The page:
a homage to the San Francisco hills, the 7 Hills of San Francisco. The two big hills, they also serve to house the Rain Forest and
>> Sumi: How does this living roof help cut down on the museum's, the academy's energy usage?
>> Aaron: The living roof helps cut down our energy usage in two ways, it's very, very good insulation so during the summer time it
prevents a lot of heat from getting into the building and in the winter time it holds heat into the building. The second reason it
helps reduce our energy costs is it's part of the passive cooling system of the roof; these very steep hills help to channel cold
air into the Piazza, once the cold air enters into the Piazza it's then sucked out through these other windows into the main opening
of public spaces and cools them naturally. So we have a very large public space without having a need for air conditioning and that
saves us a lot of money.
>> Sumi: The academy is also going Green with alternative energy, 8% of the academy's energy comes from this solar installation.
So Aaron we're here on the roof and we see the solar array behind us, explain the technology behind this particular installation
I understand you're using Multicrystalline cells, which achieve more energy?
>> Aaron: That's right; we are using a Multicrystalline Photo Voltaic array here. At the time we designed this building it was the
most efficient type of solar cell on the market, meaning that at least 20% of the energy that comes from sunlight is transformed into
>> Sumi: Are you concerned at all that this technology might be quickly out of date?
>> Aaron: It's not really a concern, it's eventuality, it's already out of date in terms of the technology we're using, there's already
more efficient solar cells on the market but you can't sit around and wait and wait and wait as technology progresses without utilizing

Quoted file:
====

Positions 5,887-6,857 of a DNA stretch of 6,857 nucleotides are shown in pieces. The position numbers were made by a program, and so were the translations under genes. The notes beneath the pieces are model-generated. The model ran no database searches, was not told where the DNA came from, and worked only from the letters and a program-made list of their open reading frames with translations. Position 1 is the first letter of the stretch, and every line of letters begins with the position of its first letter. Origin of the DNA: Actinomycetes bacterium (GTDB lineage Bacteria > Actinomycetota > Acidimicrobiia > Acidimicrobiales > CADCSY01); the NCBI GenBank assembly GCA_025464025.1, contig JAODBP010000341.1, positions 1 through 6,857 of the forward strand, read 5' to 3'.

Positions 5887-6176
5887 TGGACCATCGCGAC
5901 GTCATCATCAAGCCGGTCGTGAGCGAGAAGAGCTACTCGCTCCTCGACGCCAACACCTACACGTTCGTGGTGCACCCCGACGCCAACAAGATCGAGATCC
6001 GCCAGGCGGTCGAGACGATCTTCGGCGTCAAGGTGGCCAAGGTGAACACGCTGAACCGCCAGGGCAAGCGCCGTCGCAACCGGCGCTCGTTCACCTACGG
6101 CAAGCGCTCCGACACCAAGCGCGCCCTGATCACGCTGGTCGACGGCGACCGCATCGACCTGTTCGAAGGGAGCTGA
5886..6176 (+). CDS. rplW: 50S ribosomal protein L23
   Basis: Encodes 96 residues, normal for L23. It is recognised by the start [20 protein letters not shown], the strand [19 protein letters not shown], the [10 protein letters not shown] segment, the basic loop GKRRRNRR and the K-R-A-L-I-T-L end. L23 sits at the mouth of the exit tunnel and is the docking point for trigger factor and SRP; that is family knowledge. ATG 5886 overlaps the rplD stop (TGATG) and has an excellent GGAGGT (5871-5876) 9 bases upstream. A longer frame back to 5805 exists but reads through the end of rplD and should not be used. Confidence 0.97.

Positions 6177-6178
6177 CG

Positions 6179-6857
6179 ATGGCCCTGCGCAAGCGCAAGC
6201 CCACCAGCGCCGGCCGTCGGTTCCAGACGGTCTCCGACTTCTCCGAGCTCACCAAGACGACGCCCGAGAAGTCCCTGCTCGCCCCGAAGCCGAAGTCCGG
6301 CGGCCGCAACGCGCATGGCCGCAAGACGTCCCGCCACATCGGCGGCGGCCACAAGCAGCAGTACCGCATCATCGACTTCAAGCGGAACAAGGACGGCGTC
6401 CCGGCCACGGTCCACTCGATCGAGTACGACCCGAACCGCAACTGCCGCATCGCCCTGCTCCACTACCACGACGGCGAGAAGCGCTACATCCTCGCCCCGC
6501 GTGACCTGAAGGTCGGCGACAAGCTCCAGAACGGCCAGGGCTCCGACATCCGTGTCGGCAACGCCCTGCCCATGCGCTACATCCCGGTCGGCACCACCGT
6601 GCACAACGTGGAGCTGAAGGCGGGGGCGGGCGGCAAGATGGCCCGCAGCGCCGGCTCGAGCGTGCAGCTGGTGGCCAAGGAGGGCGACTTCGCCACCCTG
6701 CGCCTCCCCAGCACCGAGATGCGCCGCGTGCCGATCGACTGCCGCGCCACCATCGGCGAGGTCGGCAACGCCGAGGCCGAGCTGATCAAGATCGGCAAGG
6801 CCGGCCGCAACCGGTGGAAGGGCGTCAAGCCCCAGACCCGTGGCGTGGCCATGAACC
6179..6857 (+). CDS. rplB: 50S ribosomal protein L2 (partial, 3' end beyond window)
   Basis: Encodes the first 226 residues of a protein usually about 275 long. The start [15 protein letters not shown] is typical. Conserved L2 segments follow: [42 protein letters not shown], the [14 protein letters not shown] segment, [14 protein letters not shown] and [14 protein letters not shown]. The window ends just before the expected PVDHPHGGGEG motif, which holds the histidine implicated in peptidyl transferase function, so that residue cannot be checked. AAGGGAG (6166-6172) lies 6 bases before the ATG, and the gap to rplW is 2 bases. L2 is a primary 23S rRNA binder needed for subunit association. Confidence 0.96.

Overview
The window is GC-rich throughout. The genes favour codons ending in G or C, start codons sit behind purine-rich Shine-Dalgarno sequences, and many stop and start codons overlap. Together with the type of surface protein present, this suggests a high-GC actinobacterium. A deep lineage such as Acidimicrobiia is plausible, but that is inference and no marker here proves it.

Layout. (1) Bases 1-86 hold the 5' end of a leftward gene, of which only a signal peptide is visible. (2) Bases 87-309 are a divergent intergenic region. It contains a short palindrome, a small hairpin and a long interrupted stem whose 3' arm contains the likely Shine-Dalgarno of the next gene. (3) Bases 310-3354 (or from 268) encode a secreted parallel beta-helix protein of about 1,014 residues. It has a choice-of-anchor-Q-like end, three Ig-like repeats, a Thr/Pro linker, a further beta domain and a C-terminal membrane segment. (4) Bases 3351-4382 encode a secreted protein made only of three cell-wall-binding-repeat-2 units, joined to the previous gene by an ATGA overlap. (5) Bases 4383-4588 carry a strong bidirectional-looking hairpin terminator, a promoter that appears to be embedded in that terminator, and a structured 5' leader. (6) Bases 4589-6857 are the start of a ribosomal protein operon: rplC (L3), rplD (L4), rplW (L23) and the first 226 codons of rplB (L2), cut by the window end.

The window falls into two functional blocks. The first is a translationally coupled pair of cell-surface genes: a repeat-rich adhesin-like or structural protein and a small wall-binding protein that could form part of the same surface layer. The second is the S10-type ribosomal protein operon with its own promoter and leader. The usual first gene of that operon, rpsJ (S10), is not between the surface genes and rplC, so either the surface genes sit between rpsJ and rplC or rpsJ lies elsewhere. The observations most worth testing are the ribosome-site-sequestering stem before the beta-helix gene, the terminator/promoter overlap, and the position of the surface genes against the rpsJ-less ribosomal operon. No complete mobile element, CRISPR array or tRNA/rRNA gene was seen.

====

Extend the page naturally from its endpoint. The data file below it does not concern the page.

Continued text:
it you have to drive the market place and take some of those technologies and put them in place and see how they perform.
>> Sumi: So why not try to get more energy from solar, why just 8%?
>> Aaron: There was a cost analysis done of this building and, ya know, the resources we had and the amount of solar we wanted, it's
dollar versus say to put more money into our Coral Reef or our Rain Forest or the other energy saving features of the building and this
was sort of the best compromise for all the different energy saving features of the building, was this amount of solar. There's some
very smart people who thought a lot about this and this was sort of the number they came out with.
>> Sumi: We've seen the design and how it's using renewable energy to power some its operations but what makes this museum actually run
day in and day out? The brains of the operation are inside this computer system, the smart software is able to dynamically control
many of the basic functions inside the museum which in turn makes the building more energy efficient. For instance, the windows of
the building open and close automatically depending on the temperature, humidity, and CO2 levels inside, what you end up with is an